Big Tobacco is back in Tallahassee, pulling strings behind the scenes to make sure that kids in Florida will have easier access to tobacco.
You may be scratching your head and asking yourself how this can be possible, given that Florida has become a leader in tobacco prevention through its highly successful Tobacco Free Florida campaign.
It starts with the following fact: 85% of new tobacco users start between the ages of 12 and 17, before it is even legal to possess and use tobacco. Kids make the choice to use tobacco, not adults. Preventing kids from becoming addicted at a very young age is significantly the reducing market share of the tobacco industry.
Over the last 15 years, youth tobacco use in Florida has dropped to historic lows. This has been driven by a tobacco prevention program that is actually funded by penalties paid to Florida by the tobacco industry as part of an $11.7 billion dollar lawsuit settlement in 1997.
This has made the tobacco industry in Florida openly aggressive as it looks for ways to make the program less effective.
Which brings us to the 2014 Florida Legislative Session.
Bills introduced in both the House and Senate, designed to restrict the sale of electronic cigarettes and highly addictive liquid nicotine to minors, have quickly been railroaded by tobacco industry lobbyists to increase youth access to tobacco.
That’s right. Legislation initially designed to protect our children has been rewritten by the Tobacco Industry to make sure that more kids will have easier access to tobacco.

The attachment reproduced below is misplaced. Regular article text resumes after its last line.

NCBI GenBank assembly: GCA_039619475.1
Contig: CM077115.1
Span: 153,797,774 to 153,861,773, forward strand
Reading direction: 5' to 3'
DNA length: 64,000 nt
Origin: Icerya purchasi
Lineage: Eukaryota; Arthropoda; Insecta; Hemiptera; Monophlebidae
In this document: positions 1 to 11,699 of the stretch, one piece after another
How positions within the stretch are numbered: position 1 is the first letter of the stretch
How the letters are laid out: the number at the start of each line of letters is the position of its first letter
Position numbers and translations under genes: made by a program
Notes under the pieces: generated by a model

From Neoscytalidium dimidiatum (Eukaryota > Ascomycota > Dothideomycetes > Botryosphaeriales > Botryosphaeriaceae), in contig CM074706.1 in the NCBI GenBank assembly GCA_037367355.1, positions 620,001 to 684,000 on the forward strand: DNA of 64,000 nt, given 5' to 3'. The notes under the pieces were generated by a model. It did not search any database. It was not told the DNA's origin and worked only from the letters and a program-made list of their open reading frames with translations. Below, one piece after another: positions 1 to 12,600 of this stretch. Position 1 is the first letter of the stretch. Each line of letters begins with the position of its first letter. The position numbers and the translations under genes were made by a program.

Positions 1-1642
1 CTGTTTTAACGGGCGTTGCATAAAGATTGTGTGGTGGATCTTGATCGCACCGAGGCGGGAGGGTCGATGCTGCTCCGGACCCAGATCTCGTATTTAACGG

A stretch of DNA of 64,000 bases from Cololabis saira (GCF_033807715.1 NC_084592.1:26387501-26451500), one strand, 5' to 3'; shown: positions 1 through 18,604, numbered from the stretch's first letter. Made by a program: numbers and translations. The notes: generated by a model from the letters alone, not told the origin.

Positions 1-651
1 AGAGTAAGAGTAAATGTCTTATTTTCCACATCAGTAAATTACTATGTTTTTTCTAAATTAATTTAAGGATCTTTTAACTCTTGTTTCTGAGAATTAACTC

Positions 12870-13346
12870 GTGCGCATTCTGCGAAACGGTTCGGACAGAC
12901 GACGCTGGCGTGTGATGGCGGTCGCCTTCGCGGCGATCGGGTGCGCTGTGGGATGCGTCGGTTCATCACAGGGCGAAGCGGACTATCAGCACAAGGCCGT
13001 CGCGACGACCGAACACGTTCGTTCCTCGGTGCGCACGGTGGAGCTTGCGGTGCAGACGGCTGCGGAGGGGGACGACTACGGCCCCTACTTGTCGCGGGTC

It all boils down to a few sentences in HB 169, scheduled for a House vote on April 22, which takes away the rights of local governments to regulate youth access to tobacco. In its current form, the bill will overturn 88 local ordinances requiring that tobacco products simply be placed behind the counter so that customers have to ask for them. Rolling back these rules will have no impact on the availability of tobacco for adults, but it will certainly help the industry get tobacco back into the hands of our children.
Adding to the complexity is that many House members are planning on voting for this bill even though they oppose it. They are being pressured by members of the House Leadership and may vote against their conscience. A future Speaker of the Florida House, who also owns Oliva Cigars, seems to have the biggest conflict of interest as he pushes for a favorable vote on this bill.
Couple this with the fact that there is one tobacco industry lobbyist for every two members of the Florida House, and you can see how special interests can create legislation that will sacrifice a generation of Florida’s kids.
There is still time to make a difference. Reach out to your Representatives, as well as members of the House Leadership, and voice your opposition to HB 169. We need to make sure that our legislators are representing the voters, not the bottom line of an industry that purposefully addicts kids.
Most importantly, make sure you remember how your Representative votes on HB 169, and whether they voted to protect your children or the tobacco industry.
Barry Hummel, Jr., MD, FAAP
Communication Director, Tobacco Prevention Network of Florida